Verizon’s plan is in line with industry standards. Most companies with DEI metrics use them in their short-term incentive plans, and typically represent 5% to 10% of one’s bonus. According to a spokesperson from Verizon, the firm plans to increase their ESG metric from 5% of the short-term incentive to 10% in 2020.
According to Diversity Best Practices, a news outlet focused on DEI, Microsoft ties about 17% of annual bonuses to “culture and organization leadership goals,” which include promoting diversity.
Other companies like Intel have taken a broader approach, incentivizing non-managers to increase the firm’s diversity. In 2015, Intel sent a note out to employees saying that referral bonuses for candidates who are women, people of color, or veterans would be $4,000, double the company’s usual referral bonus, Fast Company reported.
The impact of DEI standards
Tying diversity and inclusion metrics to executive compensation is a positive trend in business, according to Stephanie Creary, assistant professor of management at The Wharton School of the University of Pennsylvania and a founding member of the Wharton IDEAS lab (Identity, Diversity, Engagement, Affect, and Social Relationships).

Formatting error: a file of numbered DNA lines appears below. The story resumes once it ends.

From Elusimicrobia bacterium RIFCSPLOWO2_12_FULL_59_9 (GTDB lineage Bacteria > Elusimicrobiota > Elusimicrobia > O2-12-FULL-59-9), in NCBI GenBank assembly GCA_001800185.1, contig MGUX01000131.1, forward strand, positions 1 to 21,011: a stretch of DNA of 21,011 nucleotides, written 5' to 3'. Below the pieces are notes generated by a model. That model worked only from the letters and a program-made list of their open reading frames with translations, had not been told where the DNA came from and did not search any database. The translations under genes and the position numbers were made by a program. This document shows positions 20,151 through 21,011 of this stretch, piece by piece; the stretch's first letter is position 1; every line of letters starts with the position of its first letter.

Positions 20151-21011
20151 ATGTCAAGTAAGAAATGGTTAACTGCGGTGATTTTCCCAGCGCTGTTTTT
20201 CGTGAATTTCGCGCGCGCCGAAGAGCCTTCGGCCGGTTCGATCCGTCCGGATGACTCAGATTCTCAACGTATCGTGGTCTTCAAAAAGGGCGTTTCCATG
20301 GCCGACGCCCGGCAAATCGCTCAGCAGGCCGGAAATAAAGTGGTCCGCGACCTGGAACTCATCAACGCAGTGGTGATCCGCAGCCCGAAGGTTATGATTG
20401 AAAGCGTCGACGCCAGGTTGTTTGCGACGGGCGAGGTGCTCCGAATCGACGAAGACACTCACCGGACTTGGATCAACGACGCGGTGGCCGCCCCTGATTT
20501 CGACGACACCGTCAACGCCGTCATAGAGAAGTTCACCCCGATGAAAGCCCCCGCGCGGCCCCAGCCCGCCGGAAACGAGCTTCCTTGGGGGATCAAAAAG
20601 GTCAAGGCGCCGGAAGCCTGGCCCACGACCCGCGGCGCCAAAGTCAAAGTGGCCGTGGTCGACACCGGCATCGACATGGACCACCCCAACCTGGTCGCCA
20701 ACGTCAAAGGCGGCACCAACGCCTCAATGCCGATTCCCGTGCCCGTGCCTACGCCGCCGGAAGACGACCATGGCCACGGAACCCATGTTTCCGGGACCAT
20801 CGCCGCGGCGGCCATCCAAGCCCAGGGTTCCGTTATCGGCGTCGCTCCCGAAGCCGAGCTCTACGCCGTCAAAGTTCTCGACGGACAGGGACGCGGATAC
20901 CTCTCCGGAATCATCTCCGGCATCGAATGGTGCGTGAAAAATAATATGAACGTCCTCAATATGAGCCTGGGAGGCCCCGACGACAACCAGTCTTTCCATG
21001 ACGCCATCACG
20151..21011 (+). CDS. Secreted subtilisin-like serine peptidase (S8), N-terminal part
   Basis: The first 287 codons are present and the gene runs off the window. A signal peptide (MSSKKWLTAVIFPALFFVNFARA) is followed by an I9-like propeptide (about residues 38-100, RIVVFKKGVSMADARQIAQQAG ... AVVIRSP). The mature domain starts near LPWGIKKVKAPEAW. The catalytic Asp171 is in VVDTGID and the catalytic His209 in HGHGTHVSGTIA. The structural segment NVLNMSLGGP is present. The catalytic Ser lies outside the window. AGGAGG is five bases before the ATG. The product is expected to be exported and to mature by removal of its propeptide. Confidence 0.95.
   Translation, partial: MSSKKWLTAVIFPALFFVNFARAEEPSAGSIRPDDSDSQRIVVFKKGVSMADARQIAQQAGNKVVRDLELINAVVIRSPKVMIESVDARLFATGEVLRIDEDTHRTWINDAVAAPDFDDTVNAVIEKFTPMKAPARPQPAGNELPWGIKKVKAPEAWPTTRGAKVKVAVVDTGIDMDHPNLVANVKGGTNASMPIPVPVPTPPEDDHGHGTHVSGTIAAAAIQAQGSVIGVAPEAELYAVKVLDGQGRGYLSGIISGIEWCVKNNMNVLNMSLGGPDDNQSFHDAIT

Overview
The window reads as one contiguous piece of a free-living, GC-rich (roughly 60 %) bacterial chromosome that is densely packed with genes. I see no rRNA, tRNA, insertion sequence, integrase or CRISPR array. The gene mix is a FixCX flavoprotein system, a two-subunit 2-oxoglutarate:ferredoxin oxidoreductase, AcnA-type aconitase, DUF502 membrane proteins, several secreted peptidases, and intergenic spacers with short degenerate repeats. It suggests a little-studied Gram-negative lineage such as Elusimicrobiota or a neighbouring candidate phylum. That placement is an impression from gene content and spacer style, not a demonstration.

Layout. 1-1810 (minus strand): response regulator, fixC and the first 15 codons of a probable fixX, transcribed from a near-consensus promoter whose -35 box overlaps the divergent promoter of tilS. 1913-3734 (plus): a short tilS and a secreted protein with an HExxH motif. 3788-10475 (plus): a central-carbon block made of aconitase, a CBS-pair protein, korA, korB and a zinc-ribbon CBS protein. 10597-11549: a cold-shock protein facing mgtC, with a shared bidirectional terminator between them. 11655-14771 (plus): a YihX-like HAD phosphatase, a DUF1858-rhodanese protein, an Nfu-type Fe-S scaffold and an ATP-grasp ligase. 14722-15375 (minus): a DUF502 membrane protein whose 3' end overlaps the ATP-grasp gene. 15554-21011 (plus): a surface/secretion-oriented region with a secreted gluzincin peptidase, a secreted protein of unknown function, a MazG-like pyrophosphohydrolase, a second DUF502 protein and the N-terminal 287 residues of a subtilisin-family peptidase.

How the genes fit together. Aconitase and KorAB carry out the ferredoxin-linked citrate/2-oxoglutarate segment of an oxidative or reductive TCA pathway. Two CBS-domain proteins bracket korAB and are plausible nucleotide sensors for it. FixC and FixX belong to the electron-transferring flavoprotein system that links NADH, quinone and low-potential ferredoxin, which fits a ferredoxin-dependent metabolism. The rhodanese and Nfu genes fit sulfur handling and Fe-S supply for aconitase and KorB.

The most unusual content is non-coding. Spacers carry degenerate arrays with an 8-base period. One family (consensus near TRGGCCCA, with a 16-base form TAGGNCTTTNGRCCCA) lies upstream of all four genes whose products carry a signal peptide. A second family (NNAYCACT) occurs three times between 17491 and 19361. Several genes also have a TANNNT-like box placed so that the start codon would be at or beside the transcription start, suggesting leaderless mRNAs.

“Since bonus compensation is discretionary and tied to meeting business goals, I believe that diversity should be part of that equation as well to ensure accountability,” she said.
However, there is a risk.
“Inevitably, firms face backlash from those who do not understand diversity as a business goal and from those who believe that this practice might reinforce tokenism – selecting people only because of their demographic characteristics and not because of the knowledge, skills, and abilities they can also bring,” she said.
To avoid this, leaders should explain their reasoning behind adding these metrics and point to literature that shows diversity’s positive impact on returns so that executives take the measure seriously.
And tying executive compensation to DEI goals is not a one-stop solution.
“Companies need a holistic strategy, informed by data and analytics, that articulates their goals and approach on how to get from their current state to their desired state,” Passin said.
Nonetheless, it’s an important step in signaling what’s important to a company, he added.
This article was originally published in November 2020.
Originally published at https://www.businessinsider.com/companies-tying-executive-bonuses-meeting-diversity-esg-goals-2020-11 on .